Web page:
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    • Nadir, are you aware of the Marrakesh declaration?

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    • The Marrakesh declaration is not valid. This is not a matter of different opinions. It is based on the Qur’an.

      But I do understand that not accepting international laws and Islamic supremacy bring problems to Muslims. So it’s clear that these scholars have to say this. I wished it was “Taqiyya” like the islamophobes claim but it is not. These scholars are honest and serious. I don’t really blame them. They are misled by the secular conspiracy.

      In general, I really wished the reality of Muslims was like islamophobes present it. But unfortunately it is only a product of their hate and wishful thinking.

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    • Nadir: The Marrakesh declaration is not valid.

      Says who?

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    • These rules are clearly ordered in the Qur’an. They cannot be abolished in modern times.

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    • Abolished? You clearly don’t know what the Marrakesh declaration says. Troll.

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  6. the sad reality is that we are all victims of terrorist in the name of Islam. the even sadder part is that the majority of their victims are their own brethren.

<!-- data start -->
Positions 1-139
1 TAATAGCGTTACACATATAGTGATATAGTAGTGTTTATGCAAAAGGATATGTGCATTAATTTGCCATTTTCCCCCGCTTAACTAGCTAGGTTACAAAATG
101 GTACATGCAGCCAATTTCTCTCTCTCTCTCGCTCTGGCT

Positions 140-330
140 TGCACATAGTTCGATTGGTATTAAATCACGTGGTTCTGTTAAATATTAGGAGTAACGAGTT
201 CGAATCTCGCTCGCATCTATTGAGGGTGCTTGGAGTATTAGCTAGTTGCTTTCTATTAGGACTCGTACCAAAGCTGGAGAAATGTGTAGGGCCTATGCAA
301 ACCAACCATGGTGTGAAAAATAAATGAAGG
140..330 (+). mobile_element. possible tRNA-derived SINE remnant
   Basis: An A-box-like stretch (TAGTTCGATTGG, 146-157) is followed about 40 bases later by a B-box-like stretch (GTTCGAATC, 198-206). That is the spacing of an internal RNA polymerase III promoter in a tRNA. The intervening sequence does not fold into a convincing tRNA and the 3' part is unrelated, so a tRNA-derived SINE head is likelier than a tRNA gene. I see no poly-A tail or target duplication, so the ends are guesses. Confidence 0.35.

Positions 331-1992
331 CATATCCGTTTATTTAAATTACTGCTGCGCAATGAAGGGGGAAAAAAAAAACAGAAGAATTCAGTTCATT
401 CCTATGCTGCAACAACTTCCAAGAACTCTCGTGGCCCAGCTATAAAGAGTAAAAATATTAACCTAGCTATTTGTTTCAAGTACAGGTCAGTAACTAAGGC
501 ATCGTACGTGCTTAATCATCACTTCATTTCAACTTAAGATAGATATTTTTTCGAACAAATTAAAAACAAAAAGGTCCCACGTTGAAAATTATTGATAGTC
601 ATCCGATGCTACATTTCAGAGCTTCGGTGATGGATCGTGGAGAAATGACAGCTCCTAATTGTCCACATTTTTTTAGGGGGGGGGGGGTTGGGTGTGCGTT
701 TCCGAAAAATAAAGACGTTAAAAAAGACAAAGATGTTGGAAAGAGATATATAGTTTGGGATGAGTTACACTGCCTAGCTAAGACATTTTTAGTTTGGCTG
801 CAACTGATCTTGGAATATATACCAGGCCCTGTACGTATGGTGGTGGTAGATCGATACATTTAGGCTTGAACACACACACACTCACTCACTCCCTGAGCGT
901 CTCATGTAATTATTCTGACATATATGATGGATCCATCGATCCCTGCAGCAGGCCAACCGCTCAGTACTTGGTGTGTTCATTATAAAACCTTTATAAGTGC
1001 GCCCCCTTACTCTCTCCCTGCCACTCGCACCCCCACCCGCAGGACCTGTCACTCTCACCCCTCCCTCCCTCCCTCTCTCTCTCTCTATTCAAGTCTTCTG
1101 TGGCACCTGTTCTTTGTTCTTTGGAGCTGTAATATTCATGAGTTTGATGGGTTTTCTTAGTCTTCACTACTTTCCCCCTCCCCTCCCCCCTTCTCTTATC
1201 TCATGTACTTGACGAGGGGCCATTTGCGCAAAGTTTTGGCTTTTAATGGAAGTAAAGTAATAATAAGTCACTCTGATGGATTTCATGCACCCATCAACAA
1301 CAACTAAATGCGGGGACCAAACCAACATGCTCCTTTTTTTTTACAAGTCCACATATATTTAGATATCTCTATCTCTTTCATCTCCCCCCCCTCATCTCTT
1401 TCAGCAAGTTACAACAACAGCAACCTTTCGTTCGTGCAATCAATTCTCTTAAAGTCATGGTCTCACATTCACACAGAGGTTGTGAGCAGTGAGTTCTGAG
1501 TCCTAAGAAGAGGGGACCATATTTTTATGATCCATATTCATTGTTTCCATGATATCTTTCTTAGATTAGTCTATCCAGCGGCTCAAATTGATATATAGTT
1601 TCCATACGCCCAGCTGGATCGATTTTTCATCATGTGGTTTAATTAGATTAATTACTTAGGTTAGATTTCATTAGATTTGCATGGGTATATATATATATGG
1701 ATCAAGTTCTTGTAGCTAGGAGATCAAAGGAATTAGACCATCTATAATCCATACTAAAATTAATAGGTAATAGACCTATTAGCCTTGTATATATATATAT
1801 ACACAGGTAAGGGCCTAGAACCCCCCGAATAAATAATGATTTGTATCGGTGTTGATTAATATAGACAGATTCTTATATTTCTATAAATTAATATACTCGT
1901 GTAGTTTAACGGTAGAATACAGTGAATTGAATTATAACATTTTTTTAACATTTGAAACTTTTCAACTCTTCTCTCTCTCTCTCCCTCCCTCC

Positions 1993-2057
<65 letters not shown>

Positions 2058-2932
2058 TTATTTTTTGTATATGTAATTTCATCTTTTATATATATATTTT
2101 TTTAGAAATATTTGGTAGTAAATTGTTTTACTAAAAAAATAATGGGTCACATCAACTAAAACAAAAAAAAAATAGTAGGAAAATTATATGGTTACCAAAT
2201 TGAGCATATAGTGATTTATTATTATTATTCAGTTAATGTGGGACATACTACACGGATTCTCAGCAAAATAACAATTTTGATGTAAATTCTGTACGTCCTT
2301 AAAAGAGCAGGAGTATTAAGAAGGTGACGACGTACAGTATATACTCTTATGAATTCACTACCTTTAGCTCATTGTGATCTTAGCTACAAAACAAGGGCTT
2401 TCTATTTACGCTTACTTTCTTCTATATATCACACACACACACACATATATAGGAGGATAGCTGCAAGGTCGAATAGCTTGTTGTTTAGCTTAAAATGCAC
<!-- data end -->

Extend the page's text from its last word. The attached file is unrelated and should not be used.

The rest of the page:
Liked by 1 person

  7. “We as Muslims do not have a problem to persecute Islamic sects that have fallen into heresy like Shiites, Qadianis, Alawites, Shukurovis etc.”

    Persecute?
    SPEAK FOR YOURSELF, DUDE!!

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    • “Different streams of religious thought are natural and should not prevent unity between Muslims, said the Grand Imam of Al Azhar University in Cairo”.

      Dr El Tayyeb said “the one and only solution” was for all Islamic groups to unite and the “reconciliation of scholars”.

      “We should accept that differences never disappeared and never will,” the Grand Imam said. “If the handprints of people are never the same, how do they expect the mindprint to be?”

      Src: http://www.thenational.com/uae/heritage/grand-imam-urges-sunni-shiite-unity

      Don’t be, our mouthpiece like I said speak for yourself!!!

      Liked by 1 person

    • Maybe Dr El Tayyeb should speak for himself, boy?

      But seriously, there are disagreements among Muslims that cannot be tolerated. There are disagreements that can be. There are certain Shiites that can be accepted but they are a marginal minority. All other mentioned sects have absolutely no connection to Islam and there is no compromising.
      What we can tolerate are honest lay people from these sects.

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    • Exactly, we don’t need a lay man’s opinion like yourself or myself, Dr Tayyeb is an authority so are the other scholars who voiced their opinion on that article and also Muslim intellectual Muhammad Salim Al-away, secretary-general of the International Union for Muslim Scholars call for unity too.

      Like